The initial set up for the players of Twilight: 2000 is that they are part of the US Army 5th Division, which has launched a summer offensive deep into Poland to help secure fishing access along the Baltic coast. This offensive goes poorly, and the 5th Division’s commander offers a chilling final order, “Good luck. You’re on your own.” The player’s characters are left to fend for themselves, stranded in Poland among enemies, neutrals, and probably a few friendlies.
This is a wonderful sandbox game — a game where the players determine what to do. Do they want to return to the US? If so, how? Do they want to carve out a niche for themselves in Poland and somehow survive? Are they finally ready to visit the Greek islands and escaping the war forever?
The game used rules that trended to simulationist, though I might call it survivalist in today’s age. V1 used a percentage mechanic (i.e., you have a 40% chance of succeeding, so roll two d10s and try to get under 40) with lots of rules around foraging for food, scrounging for ammunition, dealing with diseases. Distilling your own methanol for fuel.
The world is not quite post-apocalyptic yet… the characters are in the midst of that transition, and surviving will not be an easy feat. The rules also include recoil, indirect fire from artillery or mortars, hit location — including if your helmet is Kevlar or steel and the difference in coverage (rolling a 1-3 and wearing a steel helmet meant you were hit in the helmet; the roll for the Kevlar helmet was 1-4). Dozens of small arms and vehicles with minor detail variations but with potential consequences to damage if the hit in the correct location.
In my campaigns, we tracked fuel consumption, ammo, and food meticulously, and these are often the driver of the adventures — the need to secure life’s basics to pursue a goal.
Charts for how much your stills can convert organic material
to ethanol or methanol and the subsequent conversion for energy
In many regards, the game approaches squad-level miniature war gaming, but without requiring the use of miniatures or markers for the troops — though the game very much encouraged the use of maps simply to know where cover was and track range and unit spacing.
Depending on the situation, panic has to be rolled for. Knockdown rules exist for any level of damage over the character’s Agility statistic in damage. Concussion and blast effects are detailed. A whole section is devoted to indirect fire and using forward observing to bring the artillery closer and closer to its target. While hit points tend to be greater than in dedicated war games, characters still begin feeling affects of injuries quickly — assuming they are not hit in the head and chest and subject to Quick Kill rules.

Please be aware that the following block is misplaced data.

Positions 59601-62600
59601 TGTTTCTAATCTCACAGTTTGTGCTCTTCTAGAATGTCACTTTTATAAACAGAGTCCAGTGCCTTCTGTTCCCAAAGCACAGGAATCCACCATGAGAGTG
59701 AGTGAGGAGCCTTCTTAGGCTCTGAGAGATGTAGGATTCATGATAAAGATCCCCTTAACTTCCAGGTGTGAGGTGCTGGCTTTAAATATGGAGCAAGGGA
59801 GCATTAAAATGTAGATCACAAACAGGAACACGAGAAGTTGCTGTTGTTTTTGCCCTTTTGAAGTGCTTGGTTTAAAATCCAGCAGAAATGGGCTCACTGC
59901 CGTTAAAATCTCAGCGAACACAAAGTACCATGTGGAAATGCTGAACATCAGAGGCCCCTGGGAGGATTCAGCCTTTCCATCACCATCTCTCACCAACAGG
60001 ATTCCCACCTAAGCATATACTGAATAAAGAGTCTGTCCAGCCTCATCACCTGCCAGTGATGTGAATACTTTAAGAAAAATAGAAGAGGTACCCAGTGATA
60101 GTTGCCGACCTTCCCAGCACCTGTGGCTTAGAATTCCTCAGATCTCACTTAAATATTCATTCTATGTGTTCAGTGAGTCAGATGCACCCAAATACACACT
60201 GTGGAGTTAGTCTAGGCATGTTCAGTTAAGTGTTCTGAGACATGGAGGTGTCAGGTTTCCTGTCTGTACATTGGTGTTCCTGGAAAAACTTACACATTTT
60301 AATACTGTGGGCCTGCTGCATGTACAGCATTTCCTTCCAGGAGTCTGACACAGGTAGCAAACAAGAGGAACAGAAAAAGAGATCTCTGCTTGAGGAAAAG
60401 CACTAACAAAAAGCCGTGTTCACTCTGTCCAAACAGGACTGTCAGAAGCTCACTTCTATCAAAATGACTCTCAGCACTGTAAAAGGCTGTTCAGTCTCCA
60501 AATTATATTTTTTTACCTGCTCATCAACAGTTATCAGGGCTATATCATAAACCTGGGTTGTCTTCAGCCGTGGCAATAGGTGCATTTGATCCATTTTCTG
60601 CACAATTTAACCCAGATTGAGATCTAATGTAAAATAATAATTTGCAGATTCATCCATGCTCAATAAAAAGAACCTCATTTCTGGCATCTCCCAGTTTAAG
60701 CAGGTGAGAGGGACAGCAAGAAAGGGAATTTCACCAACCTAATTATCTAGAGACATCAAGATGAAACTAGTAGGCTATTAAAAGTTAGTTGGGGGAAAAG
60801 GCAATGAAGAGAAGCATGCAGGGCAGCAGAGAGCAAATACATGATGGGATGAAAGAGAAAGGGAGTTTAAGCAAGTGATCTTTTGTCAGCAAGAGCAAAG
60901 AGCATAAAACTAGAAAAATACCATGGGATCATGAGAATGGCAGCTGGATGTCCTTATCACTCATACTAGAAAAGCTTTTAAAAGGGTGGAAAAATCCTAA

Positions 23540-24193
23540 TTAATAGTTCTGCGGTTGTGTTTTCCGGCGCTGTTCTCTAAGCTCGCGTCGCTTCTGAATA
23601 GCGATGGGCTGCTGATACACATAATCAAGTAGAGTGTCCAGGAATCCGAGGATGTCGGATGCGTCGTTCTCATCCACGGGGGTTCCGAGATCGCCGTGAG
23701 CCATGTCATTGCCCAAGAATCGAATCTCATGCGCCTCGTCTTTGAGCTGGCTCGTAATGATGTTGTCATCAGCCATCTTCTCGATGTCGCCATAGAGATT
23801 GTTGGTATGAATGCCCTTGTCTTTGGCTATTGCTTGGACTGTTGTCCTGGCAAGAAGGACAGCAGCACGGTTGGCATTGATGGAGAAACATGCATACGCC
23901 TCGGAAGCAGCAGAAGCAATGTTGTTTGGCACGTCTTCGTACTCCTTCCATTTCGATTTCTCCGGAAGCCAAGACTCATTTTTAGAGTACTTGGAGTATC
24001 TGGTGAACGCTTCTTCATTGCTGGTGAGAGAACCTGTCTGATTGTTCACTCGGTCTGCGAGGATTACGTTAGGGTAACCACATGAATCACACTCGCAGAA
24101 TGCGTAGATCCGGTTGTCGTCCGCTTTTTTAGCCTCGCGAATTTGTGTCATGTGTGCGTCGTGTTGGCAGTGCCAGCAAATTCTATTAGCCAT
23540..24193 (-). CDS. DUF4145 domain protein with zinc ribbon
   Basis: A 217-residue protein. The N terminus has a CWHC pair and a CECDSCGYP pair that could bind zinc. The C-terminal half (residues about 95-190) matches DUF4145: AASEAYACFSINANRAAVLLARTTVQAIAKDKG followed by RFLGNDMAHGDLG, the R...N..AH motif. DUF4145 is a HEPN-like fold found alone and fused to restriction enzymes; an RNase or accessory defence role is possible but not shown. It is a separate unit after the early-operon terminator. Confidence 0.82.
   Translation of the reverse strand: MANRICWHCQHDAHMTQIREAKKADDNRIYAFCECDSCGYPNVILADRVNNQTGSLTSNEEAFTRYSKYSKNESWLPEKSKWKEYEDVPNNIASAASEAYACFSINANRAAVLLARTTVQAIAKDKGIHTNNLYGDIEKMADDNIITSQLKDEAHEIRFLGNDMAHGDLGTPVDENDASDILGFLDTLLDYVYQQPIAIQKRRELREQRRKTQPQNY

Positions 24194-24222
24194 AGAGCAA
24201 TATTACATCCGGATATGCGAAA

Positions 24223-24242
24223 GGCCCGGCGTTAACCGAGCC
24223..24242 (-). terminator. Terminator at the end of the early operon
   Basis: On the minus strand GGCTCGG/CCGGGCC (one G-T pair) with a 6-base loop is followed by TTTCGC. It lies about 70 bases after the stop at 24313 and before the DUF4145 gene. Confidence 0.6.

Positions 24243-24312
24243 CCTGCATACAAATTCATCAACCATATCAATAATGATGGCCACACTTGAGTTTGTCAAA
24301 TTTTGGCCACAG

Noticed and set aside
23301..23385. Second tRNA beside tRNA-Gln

That’s right… formula for calculating concussion damage
The v2 (1990) and v2.2 (1993, after the fall of the Berlin Wall) rules altered both the basic mechanic and timeline. While the timeline ends up at the same place, the starting point differs. The Iron Curtain does begin to crumble, but instead of the 1991 coup that attempted to oust Gorbachev by hardline communists failing, it succeeds and the Soviet Union remains. The game mechanics keep their florid attention to minutiae and the survivalist strategies but adopt the GDW house rule system using d20 (it was the same base rule set for Traveller: The New Era and Dark Conspiracy).
The d20 system was straightforward: attribute and skill are added together for a total (called the Asset). Difficulty of the task is expressed in modifying that Asset and rolling under that number. For example, an Easy task requires taking the Asset, multiplying it by 4, and then rolling under that number using a d20 die. A Difficult task is the raw Asset set as the target number. An Impossible task is taking that Asset and dividing it by 4 before rolling.
The second edition of the rules by GDW (1990)
In the community that still plays the game, you see a lot of people (and this includes me) using the v1 timeline but the v2.2 rules. I think this is so because many experienced the 1980s with the USSR still the mighty power and not the diminished one after the fall of the Berlin Wall and its fate was sealed.